"So, why another version again? Well, when I saw Sylvain doing "Osmosis" for the first time, and with knowledge of the other methods, I was still completely fooled! Because this method goes still further than the other ones. And then I discovered that the preparation was done in a second, and that from start to finish, only two cards were used. Also the whole routine was possible thanks to the new original starting point, something completely original with him.
"Strangely enough Sylvain hadn't realized all the brilliance of his routine. I really had to use all my diplomacy to convince him to publish it. I really think Paul Harris will stand forever as the father of the long chain of all those linked cards, but I feel sure that he will fall in love with this new method."
Sincerely, GAETON BLOOM
PE.EL-M^-i>l6 - You can do this with two cards from the same deck, but to make this easier to follow use a red and a blue "Rider Back" playing card from Bicycle. (You may want to use the different colored backs in actual performance to help show off the links.) Let's also say the blue card is a court card. You'll need a razor blade (or a very sharp knife) and some kind of cutting surface. (See PHootNotes for a completely impromptu "No-Slit" handling.)
Put the blue card (the face card) face down on the cutting surface, and slice a straight line from the top of one bicycle wheel to the top of the other (FIG. 1). (Don't worry, this does not hurt the Angel.) Once you understand the position and function of the slit, you'll be able to place it on any card - Bicycle or not.
6TE-P l\JO - Hold the blue card face up between your hands. Fold the left side over to the right (so the back shows) and crease the card in half (FIG. 2). The fold goes right across the slit. Now fold the top down to the bottom, creasing the card into quarters (FIG. 3a).
ôTE-P TJ-lR-E-L - Position the upper slit to the right, then start at the left to tear a rectangle out of the folded card. Tear out as large a piece as you can, yet still leave a sturdy frame (FIG. 3b). You finish by tearing right through the slit and tossing the torn-out piece to the
5TC.P fOWZ. - Clip the blue card deep between your left index and middle finger so the key is on the palm side (FIG. 4). It'll hang out there for a few moments...leaving your fingers free to fold and tear the other card as follows:
and hold it "sideways," and face up. Fold it face down exactly like you did the blue one. (In half from left to right, and then from top to bottom.) Tear out a similar piece from the folded red card, tearing at the fold. Put the torn-out piece next to the other one off to the right.
6TE.P 5IX - Rotate the folded red card so it looks like a normal "U." The white border is on the left side and bottom. Hold it between your right index finger and thumb at the upper right corner (FIG. 4).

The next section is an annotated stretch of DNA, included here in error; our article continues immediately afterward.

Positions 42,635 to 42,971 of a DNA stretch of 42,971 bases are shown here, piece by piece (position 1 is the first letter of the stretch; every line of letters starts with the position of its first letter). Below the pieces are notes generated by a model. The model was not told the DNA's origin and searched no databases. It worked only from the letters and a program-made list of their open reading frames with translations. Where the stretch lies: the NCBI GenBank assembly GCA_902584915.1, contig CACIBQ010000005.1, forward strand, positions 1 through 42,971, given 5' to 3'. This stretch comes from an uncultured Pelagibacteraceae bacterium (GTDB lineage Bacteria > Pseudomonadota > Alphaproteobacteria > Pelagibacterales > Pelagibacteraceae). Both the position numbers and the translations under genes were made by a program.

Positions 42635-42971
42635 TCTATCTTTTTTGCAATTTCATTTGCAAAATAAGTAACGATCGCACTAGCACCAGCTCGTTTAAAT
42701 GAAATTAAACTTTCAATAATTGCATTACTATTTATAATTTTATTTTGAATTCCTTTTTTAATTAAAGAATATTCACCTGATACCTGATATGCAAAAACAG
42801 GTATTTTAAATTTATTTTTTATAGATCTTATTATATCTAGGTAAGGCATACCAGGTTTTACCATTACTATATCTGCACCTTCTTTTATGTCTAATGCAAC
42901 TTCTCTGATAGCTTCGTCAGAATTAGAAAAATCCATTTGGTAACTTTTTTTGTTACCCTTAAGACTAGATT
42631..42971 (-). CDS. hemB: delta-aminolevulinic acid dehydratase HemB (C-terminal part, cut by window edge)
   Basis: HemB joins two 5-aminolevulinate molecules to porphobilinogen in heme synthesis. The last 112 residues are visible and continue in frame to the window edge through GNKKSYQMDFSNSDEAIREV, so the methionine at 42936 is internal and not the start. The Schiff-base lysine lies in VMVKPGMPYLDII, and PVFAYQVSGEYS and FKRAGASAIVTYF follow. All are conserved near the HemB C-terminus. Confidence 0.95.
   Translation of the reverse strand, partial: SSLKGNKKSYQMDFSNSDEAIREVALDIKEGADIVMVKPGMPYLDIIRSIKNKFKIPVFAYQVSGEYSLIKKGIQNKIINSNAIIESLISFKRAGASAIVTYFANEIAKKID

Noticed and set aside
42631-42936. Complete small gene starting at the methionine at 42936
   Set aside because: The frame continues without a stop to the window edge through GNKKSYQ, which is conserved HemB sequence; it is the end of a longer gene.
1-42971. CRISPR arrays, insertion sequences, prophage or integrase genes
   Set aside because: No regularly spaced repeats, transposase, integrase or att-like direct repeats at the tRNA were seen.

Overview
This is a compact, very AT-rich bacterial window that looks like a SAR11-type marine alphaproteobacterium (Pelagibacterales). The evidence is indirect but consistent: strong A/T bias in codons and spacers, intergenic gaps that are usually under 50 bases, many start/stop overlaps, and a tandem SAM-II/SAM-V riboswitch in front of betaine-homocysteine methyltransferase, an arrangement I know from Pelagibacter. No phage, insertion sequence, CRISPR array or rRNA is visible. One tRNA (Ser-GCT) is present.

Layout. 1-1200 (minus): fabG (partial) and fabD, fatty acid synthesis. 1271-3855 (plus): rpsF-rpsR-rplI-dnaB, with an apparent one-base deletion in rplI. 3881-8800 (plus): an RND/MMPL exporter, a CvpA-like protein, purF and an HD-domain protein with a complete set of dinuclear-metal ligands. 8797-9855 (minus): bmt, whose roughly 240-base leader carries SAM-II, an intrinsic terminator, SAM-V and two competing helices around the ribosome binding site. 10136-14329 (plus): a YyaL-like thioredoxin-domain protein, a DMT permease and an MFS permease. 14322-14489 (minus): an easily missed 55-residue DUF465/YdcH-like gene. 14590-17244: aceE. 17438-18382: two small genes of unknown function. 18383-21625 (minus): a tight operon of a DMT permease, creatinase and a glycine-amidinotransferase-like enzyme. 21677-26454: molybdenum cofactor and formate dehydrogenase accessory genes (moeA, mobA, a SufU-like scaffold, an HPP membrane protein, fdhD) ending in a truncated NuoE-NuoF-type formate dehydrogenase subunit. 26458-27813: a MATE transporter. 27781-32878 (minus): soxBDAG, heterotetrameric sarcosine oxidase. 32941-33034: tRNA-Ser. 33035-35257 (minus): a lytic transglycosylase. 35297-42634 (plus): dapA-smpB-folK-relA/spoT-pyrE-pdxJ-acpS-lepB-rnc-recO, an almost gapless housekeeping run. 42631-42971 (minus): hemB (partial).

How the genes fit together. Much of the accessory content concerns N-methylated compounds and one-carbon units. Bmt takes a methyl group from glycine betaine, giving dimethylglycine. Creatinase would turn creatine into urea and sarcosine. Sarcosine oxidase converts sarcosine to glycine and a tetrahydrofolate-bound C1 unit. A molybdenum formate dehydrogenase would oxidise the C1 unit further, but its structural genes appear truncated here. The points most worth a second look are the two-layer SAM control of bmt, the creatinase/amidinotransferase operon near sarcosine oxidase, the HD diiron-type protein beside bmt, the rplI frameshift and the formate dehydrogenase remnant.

6TE.P - Clip the blue card between your right middle and ring finger for a second so your left hand can release it. Turn your left hand palm down, and pinch the blue card at the key between your left middle finger and thumb (FIG. 5). Display the two cards clearly.
5TE-P □Cj'J-lT - If you relax your grip a little, the cards will spring open slightly into two "V" shapes. The right hand's "V" is inverted. Slip the audience side of the red "V" into the center of the blue "V" so the red card straddles the inner wing of the blue card. Then slide the red card to the left (FIG. 6). Notice that the red card goes about halfway into the blue card, and is slid to the left. Look at FIG. 6 closely
6TELP Nltf4C_ - Your right fingers rotate the red card counter-clockwise so it passes through the key. You'll have to move your left thumb to allow the other card to pass (FIG. 7) You need to find just the right angle for the red card to clear the blue card s end. (If it's stuck, just force it through.) When it's turned half a circle, slide it up until it stops at the inside right of the torn-out blue part (FIG. 8a). Allow the two cards to spring open a bit so your right fingers can twist the red card so it "pops" into a loose hanging position (FIG. 8b). Pause, and snap the red card with your right fingers. Your audience starts to get the idea that the two cards are linked.
6TE.P TE.Nl - Use both of your index fingers to open up the first fold on the blue card. Your left fingers hold a circle of blue card (folded in half) as in FIG. 9. The key is hidden under your left thumb.
5TELP ELLEVELIsI - Use your right fingers to open the first fold of the red card to reveal two solid rings of card linked together. Pause here to display the link (FIG. 10).
5T^P TW/LLVC. - Unfold the red card all of the way so it's face up. As it opens up, the folded blue card will be seen to be linked through both holes in the open red card (FIG. 11). Push the blue card to the right, through the holes in the red card so it is linked around the center bar of the red card (FIG. 12). Notice that the key in the blue card is now hidden by the center bar in the red card.